Manchester United manager Louis van Gaal shrugs off most criticisms with a sneer and a reminder of his groaning trophy shelf. "What can you possibly tell me," his look says, "Louis the Great?" But don't, for the love of God, impugn his tactics. For that offense, he will pull out all the stops to prove you wrong.
This all goes back to Sunday's 1-1 draw between West Ham and Manchester United. After conceding a late goal in a match the Hammers really should've won, West Ham boss Sam Allardyce took some pot-shots at the style of play Man U resorted to in search of an equalizer. He told the BBC:
And really in the end [we] couldn't cope with the long balls they kept putting in the box. Man United in the end just got desperate, threw long balls in the box time after time after time. You have to say in the end it paid off for them.
(Lest you think this statement isn't as pointed as it reads, some context: England as a whole remains very insecure about their national style of play, and while the "kick and rush" technique for so long defined the country's tactics, "long ball specialist" is now a pejorative, essentially painting a manager regressive and uncreative. Few have received this criticism more often than Allardyce himself.)
Allardyce is right, of course. The Red Devils were in search of the quickest route towards goal in the final stages of the match and by substituting in Marouane Fellaini—a player best known for his ability in the air—van Gaal was admitting as much.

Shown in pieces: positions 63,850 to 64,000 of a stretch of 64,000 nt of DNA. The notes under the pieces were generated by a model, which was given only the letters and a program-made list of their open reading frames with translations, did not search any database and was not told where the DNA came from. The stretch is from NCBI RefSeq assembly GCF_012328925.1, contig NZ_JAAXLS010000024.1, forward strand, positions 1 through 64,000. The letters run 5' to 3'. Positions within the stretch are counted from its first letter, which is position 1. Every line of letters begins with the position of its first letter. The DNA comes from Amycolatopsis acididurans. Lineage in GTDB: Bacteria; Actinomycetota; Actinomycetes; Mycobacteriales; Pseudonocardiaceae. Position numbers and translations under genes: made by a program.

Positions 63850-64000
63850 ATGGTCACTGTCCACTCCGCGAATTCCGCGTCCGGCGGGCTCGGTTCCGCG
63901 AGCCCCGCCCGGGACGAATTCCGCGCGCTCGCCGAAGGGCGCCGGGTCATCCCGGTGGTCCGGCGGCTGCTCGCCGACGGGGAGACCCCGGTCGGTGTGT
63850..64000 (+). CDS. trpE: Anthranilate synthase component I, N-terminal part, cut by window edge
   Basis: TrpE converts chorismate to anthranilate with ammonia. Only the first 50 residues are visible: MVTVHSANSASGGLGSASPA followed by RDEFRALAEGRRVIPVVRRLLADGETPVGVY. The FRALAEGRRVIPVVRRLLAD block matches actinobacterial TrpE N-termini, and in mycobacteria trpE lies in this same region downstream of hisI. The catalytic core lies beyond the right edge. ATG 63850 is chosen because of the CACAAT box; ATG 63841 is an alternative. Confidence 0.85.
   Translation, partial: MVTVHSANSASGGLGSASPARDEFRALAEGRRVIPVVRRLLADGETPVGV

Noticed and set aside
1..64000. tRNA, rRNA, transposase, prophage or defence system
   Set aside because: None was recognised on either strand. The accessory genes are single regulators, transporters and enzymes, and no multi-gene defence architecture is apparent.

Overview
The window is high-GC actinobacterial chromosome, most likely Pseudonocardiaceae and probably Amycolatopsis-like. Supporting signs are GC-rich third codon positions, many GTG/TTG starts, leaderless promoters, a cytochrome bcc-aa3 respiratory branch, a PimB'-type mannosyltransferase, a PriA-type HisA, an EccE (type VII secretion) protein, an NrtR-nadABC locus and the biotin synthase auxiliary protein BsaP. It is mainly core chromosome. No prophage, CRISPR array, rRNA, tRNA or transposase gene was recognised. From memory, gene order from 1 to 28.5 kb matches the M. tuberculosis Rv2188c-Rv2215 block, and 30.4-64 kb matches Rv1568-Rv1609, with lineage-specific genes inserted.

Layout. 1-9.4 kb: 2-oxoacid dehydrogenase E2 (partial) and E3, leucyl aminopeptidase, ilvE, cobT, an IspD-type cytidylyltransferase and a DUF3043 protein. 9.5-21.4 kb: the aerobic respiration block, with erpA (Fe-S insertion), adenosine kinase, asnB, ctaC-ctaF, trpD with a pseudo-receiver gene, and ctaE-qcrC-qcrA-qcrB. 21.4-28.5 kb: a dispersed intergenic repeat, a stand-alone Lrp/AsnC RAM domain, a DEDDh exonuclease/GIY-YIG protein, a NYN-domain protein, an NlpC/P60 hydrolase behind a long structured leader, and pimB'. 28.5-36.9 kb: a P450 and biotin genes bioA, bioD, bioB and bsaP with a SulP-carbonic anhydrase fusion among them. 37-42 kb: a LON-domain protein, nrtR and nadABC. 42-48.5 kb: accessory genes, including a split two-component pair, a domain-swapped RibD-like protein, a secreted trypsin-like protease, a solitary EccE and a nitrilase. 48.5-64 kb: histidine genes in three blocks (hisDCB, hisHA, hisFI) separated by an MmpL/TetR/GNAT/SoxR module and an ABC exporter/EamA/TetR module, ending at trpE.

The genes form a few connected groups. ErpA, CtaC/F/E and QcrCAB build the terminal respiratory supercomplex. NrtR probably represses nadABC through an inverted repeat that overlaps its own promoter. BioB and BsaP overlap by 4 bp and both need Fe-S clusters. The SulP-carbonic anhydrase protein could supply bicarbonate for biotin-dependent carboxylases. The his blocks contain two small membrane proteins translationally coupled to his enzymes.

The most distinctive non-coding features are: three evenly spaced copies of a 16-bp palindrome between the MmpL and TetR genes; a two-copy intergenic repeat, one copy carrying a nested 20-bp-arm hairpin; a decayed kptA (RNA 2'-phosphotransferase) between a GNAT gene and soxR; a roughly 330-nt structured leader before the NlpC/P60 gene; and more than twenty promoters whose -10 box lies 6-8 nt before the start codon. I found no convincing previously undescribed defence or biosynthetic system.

This wasn't, objectively, bad or wrong; it worked, after all. Nevertheless, van Gaal wouldn't let it pass. Today, the defiant Dutchman showed up to his scheduled press conference wielding a folder of stats and diagrams meant to rebut Allardyce's claims. The pages, which were handed out to the journalists in attendance, were to clear van Gaal's good name:
In the video at the top of this post, Professor van Gaal expounds to his captive audience upon the nuances of long passes in the sport, points out some of the logical fallacies in Allardyce's thinking—"When you have 60 percent, nearly 60 percent ball possession, do you think, that you can do that with long balls." (It was not a question.)—and the laudable intellectual integrity of a coach who changes his mind when the facts change:
"We are playing ball possession play, after 70 minutes we don't succeed—despite have many chances in the second half—then I change my play style. And then of course, with the quality of Fellaini, we played more forward balls. We scored because of that also. So I think a very good decision of the manager."
All long passes are not created equal, and long ball play is typified by quick, inaccurate blasts up to the forwards in hopes of getting a fast goal, not the measured switches of play from flank to flank which Man U frequent in. When time was running out, they did resort to traditional long ball tactics, and it worked out. This shouldn't be an issue.
Really, though, the whole controversy stems from an underlying insecurity. The British media is wary of long balls as a proxy for England's lack of success in international play, so they bandy the word about like a knife. British managers like Allardyce are instinctually put on the defensive by the accusation, while also being a bit confused as to why any soccer tactic should be judged by any criteria other than its effectiveness.
Said British coaches then look around the league, wondering why heralded imports like van Gaal never get swiped at with the blade, and do some jabbing of their own. Finally, we get to someone like van Gaal, a man known as one of the foremost experts on expressive, attacking play, who hasn't yet been able to implement this style on his new team. So he feels the need to very publicly protest that, yes, what he's doing is different than the norm and he is still a genius. In the Premier League, insecurity breeds insecurity breeds insecurity.
How about this: long balls can at times work, no style of play is morally superior to any other, and the only approval that matters comes in the form of points won or lost. We cool? Cool.